“It may well seem that we harp on this problem of overproduction and consequent low prices eternally in these editorials. We don’t apologize because this is the number one problem of the industry.”

Through the 1960s, other provinces joined B.C. in forming provincial boards including Quebec and Ontario in 1965, Saskatchewan and Nova Scotia in 1966, and Manitoba in 1968. The boards had authority to regulate pricing and production through marketing quotas but only within the province – often they faced cheaper product from other provinces or from the United States.

This culminated in 1970, with Ontario and Manitoba shipping large volumes of eggs to Quebec. In response, the Quebec government allowed the provincial egg marketing board to restrict the imports. In retaliation, the other provinces restricted the movement of Quebec chicken into their provinces, and the result was known as the “Chicken and Egg War.”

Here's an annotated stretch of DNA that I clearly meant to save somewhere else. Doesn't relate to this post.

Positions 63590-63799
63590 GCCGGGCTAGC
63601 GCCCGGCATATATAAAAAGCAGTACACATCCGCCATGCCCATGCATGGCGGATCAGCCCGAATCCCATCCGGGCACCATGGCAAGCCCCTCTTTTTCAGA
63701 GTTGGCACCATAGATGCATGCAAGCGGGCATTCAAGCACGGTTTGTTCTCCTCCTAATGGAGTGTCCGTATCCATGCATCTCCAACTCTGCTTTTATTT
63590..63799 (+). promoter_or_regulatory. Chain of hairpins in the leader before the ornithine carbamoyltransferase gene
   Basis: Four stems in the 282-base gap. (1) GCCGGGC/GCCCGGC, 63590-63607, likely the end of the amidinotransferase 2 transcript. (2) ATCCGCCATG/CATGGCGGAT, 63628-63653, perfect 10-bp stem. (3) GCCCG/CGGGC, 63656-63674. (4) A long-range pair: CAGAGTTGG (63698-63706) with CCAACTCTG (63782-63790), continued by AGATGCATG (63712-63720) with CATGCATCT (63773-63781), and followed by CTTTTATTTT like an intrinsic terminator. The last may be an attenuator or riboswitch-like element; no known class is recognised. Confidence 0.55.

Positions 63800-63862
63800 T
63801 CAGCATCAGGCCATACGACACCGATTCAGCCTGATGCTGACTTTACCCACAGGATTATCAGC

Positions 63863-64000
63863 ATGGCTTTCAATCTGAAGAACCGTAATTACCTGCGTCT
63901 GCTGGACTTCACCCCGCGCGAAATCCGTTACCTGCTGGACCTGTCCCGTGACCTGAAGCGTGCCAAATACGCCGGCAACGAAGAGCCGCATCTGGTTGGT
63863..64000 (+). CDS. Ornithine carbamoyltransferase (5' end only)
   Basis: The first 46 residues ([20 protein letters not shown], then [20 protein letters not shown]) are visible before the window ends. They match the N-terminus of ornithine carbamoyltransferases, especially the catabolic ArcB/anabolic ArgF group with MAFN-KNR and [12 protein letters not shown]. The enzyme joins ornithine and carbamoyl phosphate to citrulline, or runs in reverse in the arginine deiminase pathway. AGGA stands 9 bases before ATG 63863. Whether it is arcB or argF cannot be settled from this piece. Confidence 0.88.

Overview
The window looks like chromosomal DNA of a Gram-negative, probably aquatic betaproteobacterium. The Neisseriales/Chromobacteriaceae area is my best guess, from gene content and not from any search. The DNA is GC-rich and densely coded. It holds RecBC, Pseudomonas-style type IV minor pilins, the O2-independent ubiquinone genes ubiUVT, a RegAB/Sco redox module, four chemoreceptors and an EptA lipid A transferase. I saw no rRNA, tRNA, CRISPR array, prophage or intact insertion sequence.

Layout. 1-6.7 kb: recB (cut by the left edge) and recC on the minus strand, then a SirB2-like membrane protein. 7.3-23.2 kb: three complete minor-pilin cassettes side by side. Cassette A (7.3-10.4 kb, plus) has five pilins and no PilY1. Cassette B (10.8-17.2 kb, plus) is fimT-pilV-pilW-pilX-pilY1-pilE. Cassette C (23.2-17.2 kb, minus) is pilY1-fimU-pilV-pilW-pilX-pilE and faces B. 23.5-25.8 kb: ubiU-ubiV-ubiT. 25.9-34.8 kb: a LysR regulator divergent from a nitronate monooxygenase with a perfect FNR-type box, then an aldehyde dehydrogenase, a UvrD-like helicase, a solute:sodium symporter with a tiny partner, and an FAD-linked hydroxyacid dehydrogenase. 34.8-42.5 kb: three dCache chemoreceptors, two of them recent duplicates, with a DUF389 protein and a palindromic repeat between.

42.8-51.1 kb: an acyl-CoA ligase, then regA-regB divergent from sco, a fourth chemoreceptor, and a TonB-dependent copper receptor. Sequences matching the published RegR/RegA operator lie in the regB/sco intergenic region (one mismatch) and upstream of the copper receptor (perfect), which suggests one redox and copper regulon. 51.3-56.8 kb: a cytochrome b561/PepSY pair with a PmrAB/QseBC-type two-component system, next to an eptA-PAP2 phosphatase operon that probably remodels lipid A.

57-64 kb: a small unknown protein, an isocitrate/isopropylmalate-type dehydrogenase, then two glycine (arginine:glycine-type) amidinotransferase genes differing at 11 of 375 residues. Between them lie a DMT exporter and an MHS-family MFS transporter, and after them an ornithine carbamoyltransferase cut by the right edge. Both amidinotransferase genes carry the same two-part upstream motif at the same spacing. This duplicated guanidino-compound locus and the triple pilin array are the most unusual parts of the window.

However, Manitoba devised a brilliant legal tactic to deal with the situation. Since it could not refer the Quebec legislation to a Manitoba court, it enacted identical legislation of its own, and then referred that legislation to its own Court of Appeal, where the legislation was struck down. This decision made it clear there were limits to what provincial boards and legislation could accomplish without co-ordination by both the provinces and the federal government.

A brief history of supply management on Agriculture Canada’s website says that Bill C-197 was introduced shortly thereafter. The bill “would have enabled a national marketing agency to control production through a quota system and allocated a portion of the national market to each province. It would have prohibited surpluses in one province from being sold in another province and set the price paid producers according to production costs.”

But that legislation died on the order paper.